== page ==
Why Good Policy Requires Responsible Communication and Consumption of Research

Over on the Shared Justice website, I (with Katie Thompson) wrote a piece on responsible communication and consumption of research. We focus this post on the recent dust-up with respect to research into the welfare effects of participation in payday lending. Here is an excerpt:

Most representations of the scientific method include a final step: “share your results.” This integral step is often forgotten. Each previous step—“ask a question,” “do background research,” “construct a hypothesis,” “perform an experiment,” and “analyze the data”—are all major components in any modern day research methods course in the social or material sciences. This leads to a lack of instruction about how to share or communicate research and hinders scientific progress outside of the silos of academia, research labs, and think tanks. Instead, researchers only attain these skills informally—if at all.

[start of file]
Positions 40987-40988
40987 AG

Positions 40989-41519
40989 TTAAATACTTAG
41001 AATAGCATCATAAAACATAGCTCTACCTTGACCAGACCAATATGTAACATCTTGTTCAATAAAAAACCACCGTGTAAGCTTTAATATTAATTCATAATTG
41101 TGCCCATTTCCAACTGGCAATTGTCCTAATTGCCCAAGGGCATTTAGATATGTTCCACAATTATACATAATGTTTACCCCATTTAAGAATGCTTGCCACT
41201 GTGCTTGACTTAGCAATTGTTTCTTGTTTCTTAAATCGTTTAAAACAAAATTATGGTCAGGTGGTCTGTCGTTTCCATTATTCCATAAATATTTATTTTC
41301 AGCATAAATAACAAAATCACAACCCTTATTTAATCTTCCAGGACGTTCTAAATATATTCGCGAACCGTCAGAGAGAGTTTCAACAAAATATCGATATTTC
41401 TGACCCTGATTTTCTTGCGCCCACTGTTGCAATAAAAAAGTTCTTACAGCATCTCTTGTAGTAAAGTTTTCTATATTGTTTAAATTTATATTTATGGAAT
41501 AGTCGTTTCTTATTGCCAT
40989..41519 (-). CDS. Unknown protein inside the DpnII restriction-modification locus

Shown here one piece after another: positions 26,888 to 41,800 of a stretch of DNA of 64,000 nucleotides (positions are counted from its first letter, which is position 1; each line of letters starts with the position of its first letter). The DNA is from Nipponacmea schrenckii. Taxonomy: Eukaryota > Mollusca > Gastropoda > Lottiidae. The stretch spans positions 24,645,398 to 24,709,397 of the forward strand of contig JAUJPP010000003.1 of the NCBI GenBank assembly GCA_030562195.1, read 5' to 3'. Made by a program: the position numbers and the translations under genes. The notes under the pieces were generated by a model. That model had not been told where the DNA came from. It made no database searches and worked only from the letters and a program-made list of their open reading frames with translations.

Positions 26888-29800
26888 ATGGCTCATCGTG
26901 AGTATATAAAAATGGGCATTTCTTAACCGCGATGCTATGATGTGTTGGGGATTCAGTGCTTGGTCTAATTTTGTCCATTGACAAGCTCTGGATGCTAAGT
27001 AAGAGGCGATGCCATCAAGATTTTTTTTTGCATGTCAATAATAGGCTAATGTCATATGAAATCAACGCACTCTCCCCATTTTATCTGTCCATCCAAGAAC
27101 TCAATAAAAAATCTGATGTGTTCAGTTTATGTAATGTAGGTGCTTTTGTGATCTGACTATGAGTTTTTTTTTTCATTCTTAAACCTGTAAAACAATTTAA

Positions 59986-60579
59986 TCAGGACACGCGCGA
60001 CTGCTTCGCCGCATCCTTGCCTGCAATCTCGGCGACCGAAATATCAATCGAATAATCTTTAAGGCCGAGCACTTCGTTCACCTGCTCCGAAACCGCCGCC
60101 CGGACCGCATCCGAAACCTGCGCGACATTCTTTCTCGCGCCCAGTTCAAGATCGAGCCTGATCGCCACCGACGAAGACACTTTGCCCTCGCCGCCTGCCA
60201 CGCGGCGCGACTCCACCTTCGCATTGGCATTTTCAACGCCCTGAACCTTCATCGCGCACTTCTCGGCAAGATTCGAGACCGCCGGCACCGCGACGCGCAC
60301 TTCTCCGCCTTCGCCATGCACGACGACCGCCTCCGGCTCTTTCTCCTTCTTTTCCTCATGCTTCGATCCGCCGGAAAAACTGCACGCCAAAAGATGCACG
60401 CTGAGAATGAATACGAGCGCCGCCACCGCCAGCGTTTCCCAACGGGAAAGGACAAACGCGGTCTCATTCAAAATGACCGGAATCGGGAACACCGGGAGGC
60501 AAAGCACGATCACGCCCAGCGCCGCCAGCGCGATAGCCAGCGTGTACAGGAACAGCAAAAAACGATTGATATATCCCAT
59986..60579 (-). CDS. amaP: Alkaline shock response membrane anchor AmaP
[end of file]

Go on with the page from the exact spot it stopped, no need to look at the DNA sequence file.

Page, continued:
This reality is particularly troublesome because good research does not sell itself. This is an inconvenient truth for many researchers—particularly academic researchers who may have actively chosen not to pursue a career path in sales and marketing.

Check out the remainder of the piece here: “Why Good Policy Requires Responsible Communication and Consumption of Research.”

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